THORNDIKE — For the month of September, every shopper at Belfast Co-op grocery store will have the opportunity to round up purchases to benefit the Farwell Project, a group working to revitalize a 148-year-old mill in the center of town.

The Common Cents program at the Belfast Co-op allows shoppers to round up the total of their purchases to the nearest dollar, donating their extra change to provide support to a highlighted community organization.

Thorndike Mill & Meeting Place was built in 1873, is on the National Register of Historic Places and consists of a general store and grain mill. Executive Director of the Farwell Project Diana Prizio said with winter coming, the mill and store could use more insulation and a few more windows.

Last year the group was awarded an $80,000 grant to fix the mill’s foundation and shore up the structure with the idea of reopening the village general store as a multi-use facility and the mill as a living museum.

According to Prizio, the museum store in the “General Store” building is now open, but the museum, located on the street-facing side, is not. “We were hoping to have it open for the Common Ground Fair, and we might’ve been close, but since there’s no fair, that may take the wind out of volunteers’ sails,” she said.

The museum is set up as the Farwell Brothers store may have looked around 1940 to 1950. Prizio noted that nothing in the museum is for sale, but items will be priced according to the time period. The museum will most likely be open by the end of September.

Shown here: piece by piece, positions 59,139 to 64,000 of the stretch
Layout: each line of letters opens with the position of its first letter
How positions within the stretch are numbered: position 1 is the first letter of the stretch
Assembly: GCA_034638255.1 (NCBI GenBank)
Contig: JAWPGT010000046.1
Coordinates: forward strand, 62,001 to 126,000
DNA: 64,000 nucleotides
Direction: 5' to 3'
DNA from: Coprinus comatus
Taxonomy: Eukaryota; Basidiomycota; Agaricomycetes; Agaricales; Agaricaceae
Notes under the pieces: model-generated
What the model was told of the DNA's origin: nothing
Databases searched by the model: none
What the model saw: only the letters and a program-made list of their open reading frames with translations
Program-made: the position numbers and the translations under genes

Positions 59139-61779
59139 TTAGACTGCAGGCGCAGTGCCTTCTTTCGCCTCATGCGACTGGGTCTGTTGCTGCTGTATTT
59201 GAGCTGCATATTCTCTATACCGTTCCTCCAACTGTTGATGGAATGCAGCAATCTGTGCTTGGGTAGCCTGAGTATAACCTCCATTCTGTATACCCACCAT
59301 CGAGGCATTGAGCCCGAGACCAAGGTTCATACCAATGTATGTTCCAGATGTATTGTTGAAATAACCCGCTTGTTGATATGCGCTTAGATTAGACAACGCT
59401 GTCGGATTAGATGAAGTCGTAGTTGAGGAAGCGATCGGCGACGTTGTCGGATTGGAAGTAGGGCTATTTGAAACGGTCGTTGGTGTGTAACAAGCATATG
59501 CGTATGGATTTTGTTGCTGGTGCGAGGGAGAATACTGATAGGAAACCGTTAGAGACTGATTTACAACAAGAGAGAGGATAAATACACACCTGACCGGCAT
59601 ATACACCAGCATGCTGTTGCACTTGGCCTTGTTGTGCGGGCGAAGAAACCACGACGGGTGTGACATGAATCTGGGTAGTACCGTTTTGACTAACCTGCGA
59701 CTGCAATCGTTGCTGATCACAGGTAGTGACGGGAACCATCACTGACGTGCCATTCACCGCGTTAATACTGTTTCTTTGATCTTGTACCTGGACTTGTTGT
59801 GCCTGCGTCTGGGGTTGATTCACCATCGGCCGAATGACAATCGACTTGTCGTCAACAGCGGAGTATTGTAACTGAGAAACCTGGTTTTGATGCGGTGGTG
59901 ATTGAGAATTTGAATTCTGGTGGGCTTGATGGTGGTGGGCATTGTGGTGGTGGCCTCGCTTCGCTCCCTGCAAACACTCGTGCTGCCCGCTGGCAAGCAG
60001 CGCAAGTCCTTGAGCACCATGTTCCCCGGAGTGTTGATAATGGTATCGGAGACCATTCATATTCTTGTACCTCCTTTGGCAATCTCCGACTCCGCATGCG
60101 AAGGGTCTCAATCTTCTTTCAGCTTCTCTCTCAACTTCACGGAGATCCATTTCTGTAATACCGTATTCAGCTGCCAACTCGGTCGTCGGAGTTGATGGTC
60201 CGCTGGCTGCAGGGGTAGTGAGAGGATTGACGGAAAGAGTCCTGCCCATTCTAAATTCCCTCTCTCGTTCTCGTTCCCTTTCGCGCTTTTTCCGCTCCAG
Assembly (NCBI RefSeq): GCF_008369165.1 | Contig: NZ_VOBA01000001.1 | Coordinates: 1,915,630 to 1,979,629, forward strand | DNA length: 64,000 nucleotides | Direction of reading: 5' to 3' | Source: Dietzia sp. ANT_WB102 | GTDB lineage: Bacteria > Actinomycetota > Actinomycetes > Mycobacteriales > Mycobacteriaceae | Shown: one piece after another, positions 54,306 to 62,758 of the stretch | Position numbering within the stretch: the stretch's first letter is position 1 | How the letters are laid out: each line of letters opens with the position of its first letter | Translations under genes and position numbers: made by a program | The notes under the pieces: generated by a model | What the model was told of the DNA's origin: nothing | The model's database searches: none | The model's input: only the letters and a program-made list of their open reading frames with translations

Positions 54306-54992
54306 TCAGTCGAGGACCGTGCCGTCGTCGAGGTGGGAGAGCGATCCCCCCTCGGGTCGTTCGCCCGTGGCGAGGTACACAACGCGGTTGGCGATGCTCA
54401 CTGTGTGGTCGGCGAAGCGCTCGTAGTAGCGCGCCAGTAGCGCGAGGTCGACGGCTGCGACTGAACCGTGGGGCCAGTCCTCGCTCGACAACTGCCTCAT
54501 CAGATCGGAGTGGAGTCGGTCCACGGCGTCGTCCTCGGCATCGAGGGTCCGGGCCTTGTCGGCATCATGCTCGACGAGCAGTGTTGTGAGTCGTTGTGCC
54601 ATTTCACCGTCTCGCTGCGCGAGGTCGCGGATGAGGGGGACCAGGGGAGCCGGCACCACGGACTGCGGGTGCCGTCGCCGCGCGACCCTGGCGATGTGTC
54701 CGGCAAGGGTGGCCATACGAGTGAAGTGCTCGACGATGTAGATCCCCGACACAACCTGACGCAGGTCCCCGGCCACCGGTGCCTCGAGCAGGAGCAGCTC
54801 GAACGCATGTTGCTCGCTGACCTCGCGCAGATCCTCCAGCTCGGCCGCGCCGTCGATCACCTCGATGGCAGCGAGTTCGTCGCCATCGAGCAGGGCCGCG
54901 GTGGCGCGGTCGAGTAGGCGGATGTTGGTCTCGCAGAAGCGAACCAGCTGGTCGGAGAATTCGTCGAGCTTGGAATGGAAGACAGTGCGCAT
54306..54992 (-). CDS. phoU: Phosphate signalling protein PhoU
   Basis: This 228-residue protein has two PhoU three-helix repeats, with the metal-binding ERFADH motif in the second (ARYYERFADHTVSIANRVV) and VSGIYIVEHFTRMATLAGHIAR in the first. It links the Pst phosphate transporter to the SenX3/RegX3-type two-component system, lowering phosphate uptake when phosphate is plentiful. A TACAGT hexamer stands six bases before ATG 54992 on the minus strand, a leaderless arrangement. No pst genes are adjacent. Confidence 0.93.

A reading and game room is located on the mill ground floor, which will open at the same time and will feature books and non-electronic games, with participation from The Game Loft of Belfast, Prizio said.

Prizio hopes fall train excursions and railcycles to the mill will return — the project is looking to hire a railcycle guide for the month of October. Prizio said it is looking for a fit person who can pedal a four-wheeled cycle alone or with a partner.

The ideal candidate must be able to lift and turn the cycles at the end of the run, sometimes with help from other pedalers. The job could start in September and will go through the end of October, ending at the start of deer-hunting season. The cycles run on a dedicated track, and rides are reserved online in advance. There is a potential for four days a week, with some unpaid downtime between runs.

For more information on the railcycle position, email; for information on the Farwell Project, visit